“In faith there is enough light for those who want to believe and enough shadows to blind those who don't.”
What? You might be asking what Christianity or the Bible has to say about Monkeypox. Actually, Christianity and the Bible explains all that we see and do. When Christianity (both natural and particular revelation included) is understood properly it explains everything, including Monkeypox. That said, there are some specific issues related to Monkeypox that bring it to the top of the list. Some things, like cancer or heart disease, can be quickly attributed to living in a fallen world marred by sin and that is pretty sufficient. Monkeypox is different because because of the manner in which it is spread. Progressives (Christian and non-Christian alike) will be quick to decry anyone who deals with this issue honestly, scientifically, and Biblically. Why? Because 95% of cases are among gay people, mostly men. It is culturally taboo to point out this reality; it is considered homophobic to point this out. What should Christians make of this reality?
First, ethics is intimately connected to the physical reality in which we live. Our culture seems to dismiss any form of ethical responsibility at all. School shooters aren't the problem, it is the guns. Illegal aliens (undocumented immigrants) aren't the problem, the border or the wall is the problem. Criminals aren't the problem, it's the system. All of those are a rejection of the idea that evil and wickedness can exist within the person. They reject any sense of moral responsibility in order not to "stigmatize" or "shame" someone. Christians must reject this often subtle lie. The gospel itself is based on the premise that that people are morally responsible for the evil they perpetrate no matter how small the evil act is. There is guilt, shame, and even stigma associated with evil and wicked actions...there should be (Romans 3).
Monkey pox appears to be spread primarily through sex between a man and a man. Christians believe there are two kinds of revelation from God. One is the natural universe. This includes the hard sciences like physics, biology, chemistry, and o on. If God created the world (He did) then it makes sense that we might learn some things about God by studying the world. We can come to theological and moral conclusions by studying the world we live in. Yes, even moral principles can be understood in this way. Could it be that something like Monkeypox, AIDs, and STDs tell us something about the ethics of sexual behavior? Licentious sexual practices very often have detrimental physical effects. This includes homosexual behavior, but is not limited to homosexual behavior. Having multiple sexual partners, sex outside of a monogamous sexual relationship, and other sexual acts can have physical consequences like the transmission of diseases.
Second, the broader culture often assumes there isn't really a connection between the world of ethics and the physical world. Ethics is relegated to beliefs about what is good and bad, but those things are subjective. That is to say they exist inside of each individual subject and not outside of the subject. This is often referred to as relativism and stems from a postmodern perspective of the world. The late Francis Schaeffer talked about this as the upper and lower story of a two story building in his book How Should We Then Live. The lower story is the dwelling place of reason, logic, the hard sciences, etc. The upper story is the loci of emotion, ethics, artistry, etc. These two kinds of things are separated. This separation is a false separation, an inappropriate bifurcation that must be necessarily avoided. Ethical realities/moral absolutes have physical implications. As it relates to Monkeypox, the moral reality that same sex sexual acts are morally wrong has physical implications. The fact that 95% of Monkeypox cases are among the gay population screams that there is a moral reality behind the spread of this disease. While the previous statement is bound to be wildly unpopular and considered to be homophobic, bigoted, and hateful, none of those false accusations have any bearing on the truth.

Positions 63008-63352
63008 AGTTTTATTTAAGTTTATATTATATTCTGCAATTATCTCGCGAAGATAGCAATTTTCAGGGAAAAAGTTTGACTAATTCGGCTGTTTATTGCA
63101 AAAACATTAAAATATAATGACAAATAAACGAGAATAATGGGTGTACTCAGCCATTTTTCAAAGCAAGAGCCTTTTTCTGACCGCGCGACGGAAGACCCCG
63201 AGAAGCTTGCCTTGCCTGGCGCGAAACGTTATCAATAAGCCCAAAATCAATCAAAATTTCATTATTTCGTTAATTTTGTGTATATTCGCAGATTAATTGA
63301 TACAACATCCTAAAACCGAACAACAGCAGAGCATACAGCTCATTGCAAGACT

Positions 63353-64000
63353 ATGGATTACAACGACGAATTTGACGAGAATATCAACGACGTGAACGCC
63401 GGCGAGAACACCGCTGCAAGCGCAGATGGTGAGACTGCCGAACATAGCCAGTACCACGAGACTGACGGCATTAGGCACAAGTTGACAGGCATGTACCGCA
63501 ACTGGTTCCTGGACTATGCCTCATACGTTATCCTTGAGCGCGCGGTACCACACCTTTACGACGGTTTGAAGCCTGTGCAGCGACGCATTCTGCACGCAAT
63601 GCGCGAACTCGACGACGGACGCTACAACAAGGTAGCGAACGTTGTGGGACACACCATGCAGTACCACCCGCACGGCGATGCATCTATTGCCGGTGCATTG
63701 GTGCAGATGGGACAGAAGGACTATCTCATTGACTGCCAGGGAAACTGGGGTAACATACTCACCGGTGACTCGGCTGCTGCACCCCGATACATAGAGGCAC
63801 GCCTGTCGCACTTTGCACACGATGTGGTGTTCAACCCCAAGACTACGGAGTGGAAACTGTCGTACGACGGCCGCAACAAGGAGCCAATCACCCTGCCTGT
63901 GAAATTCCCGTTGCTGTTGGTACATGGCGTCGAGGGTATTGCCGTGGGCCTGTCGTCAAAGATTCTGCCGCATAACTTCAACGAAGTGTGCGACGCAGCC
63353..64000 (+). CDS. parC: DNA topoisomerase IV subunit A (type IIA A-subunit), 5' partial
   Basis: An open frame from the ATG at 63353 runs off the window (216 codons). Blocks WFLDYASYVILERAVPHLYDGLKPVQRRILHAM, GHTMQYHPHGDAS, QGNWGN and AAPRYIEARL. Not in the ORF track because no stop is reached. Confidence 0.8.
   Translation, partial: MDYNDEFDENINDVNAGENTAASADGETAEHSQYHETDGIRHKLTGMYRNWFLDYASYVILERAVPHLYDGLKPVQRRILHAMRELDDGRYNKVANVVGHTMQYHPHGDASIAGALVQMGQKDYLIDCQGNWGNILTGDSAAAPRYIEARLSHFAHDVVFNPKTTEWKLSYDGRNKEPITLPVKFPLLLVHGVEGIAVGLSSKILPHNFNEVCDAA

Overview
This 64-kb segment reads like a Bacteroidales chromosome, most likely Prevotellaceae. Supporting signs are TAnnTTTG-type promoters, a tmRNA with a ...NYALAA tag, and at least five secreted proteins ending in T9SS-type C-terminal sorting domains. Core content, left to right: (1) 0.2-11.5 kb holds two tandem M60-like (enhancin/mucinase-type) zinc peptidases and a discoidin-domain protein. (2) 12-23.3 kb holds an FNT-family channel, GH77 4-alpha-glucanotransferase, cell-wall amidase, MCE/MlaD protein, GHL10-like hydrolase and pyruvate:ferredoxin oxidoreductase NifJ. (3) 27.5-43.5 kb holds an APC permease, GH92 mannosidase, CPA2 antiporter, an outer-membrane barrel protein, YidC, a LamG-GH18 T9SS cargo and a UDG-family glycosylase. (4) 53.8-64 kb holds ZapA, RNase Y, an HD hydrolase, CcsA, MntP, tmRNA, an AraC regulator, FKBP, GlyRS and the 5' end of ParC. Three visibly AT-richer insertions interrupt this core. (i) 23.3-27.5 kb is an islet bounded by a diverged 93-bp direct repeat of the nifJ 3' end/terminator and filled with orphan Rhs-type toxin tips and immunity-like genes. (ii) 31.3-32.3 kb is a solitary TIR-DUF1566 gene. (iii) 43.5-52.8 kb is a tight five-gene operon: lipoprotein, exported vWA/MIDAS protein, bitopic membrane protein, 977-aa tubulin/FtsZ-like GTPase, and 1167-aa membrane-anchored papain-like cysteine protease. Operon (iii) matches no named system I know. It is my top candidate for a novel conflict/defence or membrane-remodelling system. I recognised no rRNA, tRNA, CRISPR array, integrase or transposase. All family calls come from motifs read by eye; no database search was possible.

Nature gives us a minimum of a hint that homosexual behavior is morally wrong. The basic biological realities relates to sexual organs and having babies tells us that there is a proper use of those sexual organs. The reality of STDs and other diseases like AIDS suggests that there are improper uses for our sexual organs. Some say the answer is "safe sex" but to quote the great philosopher D.C. Talk:
Safe is the way they say to play
Then again safe ain't safe at all today
So just wait for the mate that's straight from God
Don't have sex till ya tie the knot
When the Biblical sexual ethic is followed a host of real, physical, and social evils are avoided. Homosexual activity (Lev. 18, 29; Rom. 1; 1 Cor. 6, et al.) is expressly prohibited along with a host of other kinds of sexual activities listed in the same texts. Another example is incest which can have detrimental effects on the children produced in such a case. Monkeypox is an epidemic among a particular population and to shame those who point this out dismisses the the reality that morality has physical, real-world implications on a personal and societal level. The apostle Paul's words in Romans 1 seems appropriate here, "Therefore God gave them over in the sinful desires of their hearts to sexual impurity for the degrading of their bodies with one another."
John Byrne is a pastor who has been spouting off his opinions his entire life (just ask his mom). This little blog is his venue for continuing in this tradition.